Marvel finally released Thor. From the trailers and clips available online and in theatres I was actually expecting this movie to be terrible. The comic book character of Thor was never really prime or a crowd favourite. People just knew him as an avenger for the most part. I mean, does anyone even know who Ant-man is? Or Hawkeye for that matter?

Warning: May Contain Spoilers. Read at your own risk.


“In the olden days, in the time of Norse mythologies and tales, existed a war between Asgardians and Frost Giants. Odin (Anthony Hopkins), who is king of the Asgardians, leads his people to defeat the Frost Giants, losing an eye in the process.

Flash forward. Thor (Chris Hemsworth) and his brother Loki (Tom Hiddleston) are raised under the supervision of their omnipotent and powerful father, Odin. Together, Thor and Loki are raised as princes of their homeland, Asgard, which rests far beyond the reaches of space, millions of light years from Earth. They are both subjects for the next ruler of Asgard and only one can be king (As if the villain of this movie isn’t obvious enough…). On the day he is supposed to be crowned king, trouble emerges. Frost Giants invade, Thor becomes reckless, leads a team of warriors into the Frost Giants’ home world and causes war. Because of this act, Thor is banished from Asgard forever. He is then sent to Earth, parted from his most sacred weapon, Mjolnir.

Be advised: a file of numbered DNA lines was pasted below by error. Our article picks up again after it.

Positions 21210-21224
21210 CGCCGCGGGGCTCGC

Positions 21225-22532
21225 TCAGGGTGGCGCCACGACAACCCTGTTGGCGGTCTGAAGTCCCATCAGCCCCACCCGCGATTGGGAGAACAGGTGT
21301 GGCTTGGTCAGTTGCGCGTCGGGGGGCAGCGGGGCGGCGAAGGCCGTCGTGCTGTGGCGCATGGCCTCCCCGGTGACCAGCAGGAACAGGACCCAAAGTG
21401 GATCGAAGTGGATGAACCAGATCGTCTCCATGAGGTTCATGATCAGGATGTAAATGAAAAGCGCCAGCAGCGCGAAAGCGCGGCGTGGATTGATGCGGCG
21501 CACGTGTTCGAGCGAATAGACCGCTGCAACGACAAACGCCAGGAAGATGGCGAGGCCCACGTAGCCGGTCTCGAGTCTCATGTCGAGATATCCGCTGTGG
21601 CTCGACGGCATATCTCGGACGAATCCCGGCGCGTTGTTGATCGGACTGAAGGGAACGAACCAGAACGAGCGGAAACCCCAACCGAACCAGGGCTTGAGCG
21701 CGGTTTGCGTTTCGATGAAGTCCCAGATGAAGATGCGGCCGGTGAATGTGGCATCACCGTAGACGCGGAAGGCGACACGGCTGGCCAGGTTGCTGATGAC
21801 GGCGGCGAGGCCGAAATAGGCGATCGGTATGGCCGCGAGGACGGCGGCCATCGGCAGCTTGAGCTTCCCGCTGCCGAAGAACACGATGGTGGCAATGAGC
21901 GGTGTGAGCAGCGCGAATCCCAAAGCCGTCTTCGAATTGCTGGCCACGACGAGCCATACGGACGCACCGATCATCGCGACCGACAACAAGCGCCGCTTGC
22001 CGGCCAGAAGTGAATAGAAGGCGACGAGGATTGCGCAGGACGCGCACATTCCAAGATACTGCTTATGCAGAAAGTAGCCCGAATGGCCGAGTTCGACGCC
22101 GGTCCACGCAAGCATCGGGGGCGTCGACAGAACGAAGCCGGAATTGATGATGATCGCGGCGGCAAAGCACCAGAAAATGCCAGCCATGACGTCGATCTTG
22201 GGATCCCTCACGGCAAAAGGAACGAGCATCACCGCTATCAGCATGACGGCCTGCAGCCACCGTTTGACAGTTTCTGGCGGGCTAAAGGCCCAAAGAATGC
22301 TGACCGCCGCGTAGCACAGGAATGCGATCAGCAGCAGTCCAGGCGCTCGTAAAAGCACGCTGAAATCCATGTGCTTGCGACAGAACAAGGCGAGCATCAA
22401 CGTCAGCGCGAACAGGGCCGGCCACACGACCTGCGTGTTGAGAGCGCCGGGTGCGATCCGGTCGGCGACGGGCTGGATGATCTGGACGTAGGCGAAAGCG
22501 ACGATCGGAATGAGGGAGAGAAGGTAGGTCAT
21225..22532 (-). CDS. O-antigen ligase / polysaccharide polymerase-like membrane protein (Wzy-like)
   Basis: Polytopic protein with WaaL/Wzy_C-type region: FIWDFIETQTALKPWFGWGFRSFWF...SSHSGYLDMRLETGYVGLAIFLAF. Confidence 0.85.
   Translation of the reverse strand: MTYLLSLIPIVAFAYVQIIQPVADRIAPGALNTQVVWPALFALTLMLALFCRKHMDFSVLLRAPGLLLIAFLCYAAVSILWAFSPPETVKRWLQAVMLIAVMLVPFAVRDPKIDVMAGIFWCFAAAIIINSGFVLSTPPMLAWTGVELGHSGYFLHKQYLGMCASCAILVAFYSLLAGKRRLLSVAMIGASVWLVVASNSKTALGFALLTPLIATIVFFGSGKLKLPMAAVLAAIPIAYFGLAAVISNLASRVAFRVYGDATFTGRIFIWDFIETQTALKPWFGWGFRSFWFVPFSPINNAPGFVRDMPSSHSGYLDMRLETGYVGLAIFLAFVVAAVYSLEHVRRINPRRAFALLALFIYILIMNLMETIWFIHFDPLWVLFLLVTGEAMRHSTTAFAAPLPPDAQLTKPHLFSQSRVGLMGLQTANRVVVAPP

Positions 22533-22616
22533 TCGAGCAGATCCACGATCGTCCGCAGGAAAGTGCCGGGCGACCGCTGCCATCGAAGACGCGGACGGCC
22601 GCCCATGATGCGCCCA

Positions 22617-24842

Meanwhile, Jane Foster (Natalie Portman) is with her team of… astronomists(?) Darcy (Kat Dennings) and Erik (Stellan Starsgard). While doing some field research in a desert they accidentally find Thor and the hilarious contrast between gods and mortals ensues. On his path, he recovers Mjolnir, encounters SHIELD, a government agent group for specially gifted individuals, as well as his brother Loki. He must also find a way to return to Asgard, obtain his father’s forgiveness, and stop the upcoming war he started.”

The story is hard to rate. It’s based off a comic book. But going as it seems to follow continuity… for the most part, I’ll have to give the story a passable grade.

Character Development
This is where the balls are to the walls and the nitty gritty faults of this movie come out. Let me be frank and state that there is no character development.

The Good Guy: His journey is supposed to be about going from a reckless miscreant to a proud hero who is mature and forgiving. That’s what it’s supposed to be. But the problem here is that Thor goes from a good guy to a good guy. He shows signs of recklessness in the beginning on the movie but all of his actions are for a greater good. They’re not selfish acts nor are they ignorant acts.

The Love Interest: Natalie Portman throws herself at Thor. There is one scene on a rooftop where there is a campfire. The two exchange about 3 minutes of dialogue; the scene ends. Somehow this relationship went from A to C without having a B. Throughout the whole movie, this love interest is not flourished. Jane has JUST met Thor after hitting him with her car (twice). They talk at breakfast, talk again while stalking SHIELD, once more at a campfire and one last time for lunch before the final act of the movie starts. I think throughout the whole movie they only exchange like 10 minutes of dialogue.